Monday, 11 May 2009

Inteview by e-mail with Bruno Maag

I've been writing email to Bruno Maag, asked some advice from him because he was type designer for St'Pancras project, and I got some really useful adivices from him about type. please see below>>> 

1.      St  Pancras is a complex, crowded and also very large station. In
term of type design,    how did the Barlow font influence you? And
what was your inspiration using this type for St. Pancras station?

Barlow is based on one of our own fonts - Stroudley. Stroudley was originally designed for signage purposes, hence the tall x-height and relatively narrow letter width, to allow for a higher letter count. For reasons of legibility, the font was designed with humanist features, eg. open character shapes. For Barlow the font was slightly more condensed to allow an even higher letter count on the limited amount of space on signs. 

2.      From my observational research, I found that you used bi linguine
languages for “Departure” and “Arrival” between English and French,
what made you decided to use this method just for these words?  And
why didn’t you use this method with other information such as
“entrance” or “exit”?

We were not involved in the actual implementation of the typeface, just the font design itself. So, really I have no control over wording etc. It is my guess that this decision came about to assist primarily with the Eurostar passengers, to acknowledge the French destination. St Pancras, of course, also serves UK mainland rail services and I think for this reason a single language only approach was applied. Again, you have to talk to the actual station designers or operators about this.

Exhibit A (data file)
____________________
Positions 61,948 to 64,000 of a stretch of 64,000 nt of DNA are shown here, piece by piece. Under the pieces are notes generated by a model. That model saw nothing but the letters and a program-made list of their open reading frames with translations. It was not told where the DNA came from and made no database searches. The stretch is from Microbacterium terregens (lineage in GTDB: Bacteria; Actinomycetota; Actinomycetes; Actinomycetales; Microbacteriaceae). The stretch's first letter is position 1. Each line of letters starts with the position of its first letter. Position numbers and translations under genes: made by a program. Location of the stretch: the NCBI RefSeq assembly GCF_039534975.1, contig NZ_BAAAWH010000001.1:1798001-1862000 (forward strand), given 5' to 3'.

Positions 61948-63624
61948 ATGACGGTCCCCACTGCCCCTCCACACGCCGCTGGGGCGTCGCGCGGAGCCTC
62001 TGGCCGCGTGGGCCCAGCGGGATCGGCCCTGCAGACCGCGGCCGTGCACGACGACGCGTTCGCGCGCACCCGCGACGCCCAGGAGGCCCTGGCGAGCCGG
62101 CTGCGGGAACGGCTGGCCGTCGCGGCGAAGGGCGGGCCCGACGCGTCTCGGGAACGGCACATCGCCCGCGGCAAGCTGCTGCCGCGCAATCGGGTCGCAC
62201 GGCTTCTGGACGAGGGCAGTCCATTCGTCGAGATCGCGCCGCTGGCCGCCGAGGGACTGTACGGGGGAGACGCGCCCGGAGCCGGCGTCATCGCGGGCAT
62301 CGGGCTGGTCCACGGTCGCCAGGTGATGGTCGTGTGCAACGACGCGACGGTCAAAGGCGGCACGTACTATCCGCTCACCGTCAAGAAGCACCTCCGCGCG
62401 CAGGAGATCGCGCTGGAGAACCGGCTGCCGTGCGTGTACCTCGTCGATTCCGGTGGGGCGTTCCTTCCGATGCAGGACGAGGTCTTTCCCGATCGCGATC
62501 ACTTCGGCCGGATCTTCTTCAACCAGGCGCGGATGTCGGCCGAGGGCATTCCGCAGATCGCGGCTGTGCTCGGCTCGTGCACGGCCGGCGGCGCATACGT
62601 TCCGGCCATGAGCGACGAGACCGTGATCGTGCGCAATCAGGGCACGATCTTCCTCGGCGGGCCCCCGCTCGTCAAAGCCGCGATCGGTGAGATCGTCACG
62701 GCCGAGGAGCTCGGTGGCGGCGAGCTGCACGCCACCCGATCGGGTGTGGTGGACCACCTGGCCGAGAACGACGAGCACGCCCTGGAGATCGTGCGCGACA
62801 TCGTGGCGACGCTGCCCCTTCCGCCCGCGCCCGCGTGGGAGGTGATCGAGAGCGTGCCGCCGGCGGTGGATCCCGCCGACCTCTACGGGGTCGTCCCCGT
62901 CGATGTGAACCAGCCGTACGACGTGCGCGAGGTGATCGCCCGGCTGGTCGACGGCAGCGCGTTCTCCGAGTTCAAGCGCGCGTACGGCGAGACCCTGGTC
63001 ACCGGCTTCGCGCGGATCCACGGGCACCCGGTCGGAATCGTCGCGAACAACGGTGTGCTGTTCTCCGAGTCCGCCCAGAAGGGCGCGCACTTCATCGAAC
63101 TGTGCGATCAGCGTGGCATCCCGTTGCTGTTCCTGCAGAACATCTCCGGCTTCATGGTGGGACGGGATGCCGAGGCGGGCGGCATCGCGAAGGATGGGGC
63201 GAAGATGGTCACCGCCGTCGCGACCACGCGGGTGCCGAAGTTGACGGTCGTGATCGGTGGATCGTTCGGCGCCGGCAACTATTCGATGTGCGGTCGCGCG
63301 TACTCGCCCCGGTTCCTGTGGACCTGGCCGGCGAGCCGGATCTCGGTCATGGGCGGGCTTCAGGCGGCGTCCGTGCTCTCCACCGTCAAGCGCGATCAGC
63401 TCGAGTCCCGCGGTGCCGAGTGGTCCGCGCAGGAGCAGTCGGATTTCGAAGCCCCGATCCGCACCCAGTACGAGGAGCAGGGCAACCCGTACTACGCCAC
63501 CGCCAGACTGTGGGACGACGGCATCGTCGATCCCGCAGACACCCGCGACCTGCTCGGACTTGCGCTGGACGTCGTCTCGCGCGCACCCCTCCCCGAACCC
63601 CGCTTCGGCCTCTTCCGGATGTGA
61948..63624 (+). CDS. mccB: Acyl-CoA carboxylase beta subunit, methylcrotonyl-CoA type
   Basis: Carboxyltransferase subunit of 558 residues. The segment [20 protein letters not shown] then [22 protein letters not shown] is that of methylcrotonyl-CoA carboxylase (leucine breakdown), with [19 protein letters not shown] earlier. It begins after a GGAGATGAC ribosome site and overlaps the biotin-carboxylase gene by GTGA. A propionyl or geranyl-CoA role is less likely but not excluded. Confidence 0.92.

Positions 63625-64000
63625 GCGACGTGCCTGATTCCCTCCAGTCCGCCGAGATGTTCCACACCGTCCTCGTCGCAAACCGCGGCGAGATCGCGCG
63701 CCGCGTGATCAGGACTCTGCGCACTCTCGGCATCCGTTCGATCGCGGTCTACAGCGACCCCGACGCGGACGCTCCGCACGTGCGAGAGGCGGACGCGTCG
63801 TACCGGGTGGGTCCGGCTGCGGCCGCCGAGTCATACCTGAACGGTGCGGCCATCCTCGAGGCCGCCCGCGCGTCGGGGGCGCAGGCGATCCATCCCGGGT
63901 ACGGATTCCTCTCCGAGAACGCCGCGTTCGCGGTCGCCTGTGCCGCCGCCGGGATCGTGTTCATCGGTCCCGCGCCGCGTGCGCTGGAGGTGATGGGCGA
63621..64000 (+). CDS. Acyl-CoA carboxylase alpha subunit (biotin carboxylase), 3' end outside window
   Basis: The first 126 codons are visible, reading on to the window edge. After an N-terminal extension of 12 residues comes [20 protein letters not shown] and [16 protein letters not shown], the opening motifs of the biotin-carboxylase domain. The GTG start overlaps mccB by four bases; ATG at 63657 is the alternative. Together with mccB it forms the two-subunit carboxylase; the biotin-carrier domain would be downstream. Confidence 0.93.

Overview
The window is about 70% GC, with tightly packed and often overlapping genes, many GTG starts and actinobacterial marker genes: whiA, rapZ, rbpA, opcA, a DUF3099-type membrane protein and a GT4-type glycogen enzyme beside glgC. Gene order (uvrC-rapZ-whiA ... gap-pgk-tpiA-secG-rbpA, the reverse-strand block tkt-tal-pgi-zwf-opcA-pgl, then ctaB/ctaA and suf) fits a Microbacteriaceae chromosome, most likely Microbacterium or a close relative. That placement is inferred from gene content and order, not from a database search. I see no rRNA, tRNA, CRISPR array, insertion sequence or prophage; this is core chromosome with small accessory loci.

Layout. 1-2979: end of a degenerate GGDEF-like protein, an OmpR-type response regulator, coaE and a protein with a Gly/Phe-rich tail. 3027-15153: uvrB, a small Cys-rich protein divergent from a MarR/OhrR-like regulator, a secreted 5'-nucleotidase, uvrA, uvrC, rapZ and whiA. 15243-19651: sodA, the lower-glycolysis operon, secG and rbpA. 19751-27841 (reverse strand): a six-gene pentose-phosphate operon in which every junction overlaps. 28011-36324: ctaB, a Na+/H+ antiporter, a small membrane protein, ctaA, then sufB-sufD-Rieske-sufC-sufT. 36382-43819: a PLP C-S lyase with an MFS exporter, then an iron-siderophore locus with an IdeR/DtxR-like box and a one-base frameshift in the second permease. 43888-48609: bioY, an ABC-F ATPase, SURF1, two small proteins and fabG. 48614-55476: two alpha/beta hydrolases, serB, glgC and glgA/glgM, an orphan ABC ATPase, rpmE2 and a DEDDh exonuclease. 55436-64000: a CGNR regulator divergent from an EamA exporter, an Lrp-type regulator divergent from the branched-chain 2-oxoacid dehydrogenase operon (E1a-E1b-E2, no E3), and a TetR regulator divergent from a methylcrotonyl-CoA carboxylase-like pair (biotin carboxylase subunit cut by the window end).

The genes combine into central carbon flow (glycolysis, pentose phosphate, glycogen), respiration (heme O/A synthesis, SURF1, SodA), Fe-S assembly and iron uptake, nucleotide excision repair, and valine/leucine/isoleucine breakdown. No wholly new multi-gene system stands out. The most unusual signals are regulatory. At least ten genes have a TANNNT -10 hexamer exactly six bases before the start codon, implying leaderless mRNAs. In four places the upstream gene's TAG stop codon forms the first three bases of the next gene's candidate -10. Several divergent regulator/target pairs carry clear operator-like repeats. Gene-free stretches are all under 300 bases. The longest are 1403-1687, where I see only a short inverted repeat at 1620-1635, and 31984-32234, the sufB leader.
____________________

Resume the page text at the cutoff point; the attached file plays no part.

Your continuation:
3.      Do you think this station could benefit from more use of colours for coding?

It's a very busy and convoluted train station. I must admit that the few times I was there I had a hard time finding some of the local train services. Finding Eurostar is no problem but finding the Thameslink becomes a serious challange because I don't think that service is signed very well at all.

I am not sure that colour coding would help. There is also a practical issue to that as all of the rail services are run by private companies, each with their own corporate colours. To make colour coding effective for the various services, you'd have to co-ordinate a huge amount of opinions and brand guidelines.

4.      In terms of hierarchy, how did you manage the information used for
the signage around the station?

Again, we were not involved in the actual design of the signage. So I cannot comment on that.

I hope this helps.
Kind regards

Bruno Maag, Managing Director, Dalton Maag Ltd
Unit 107, 245A Coldharbour Lane, London, SW9 8RR, UK

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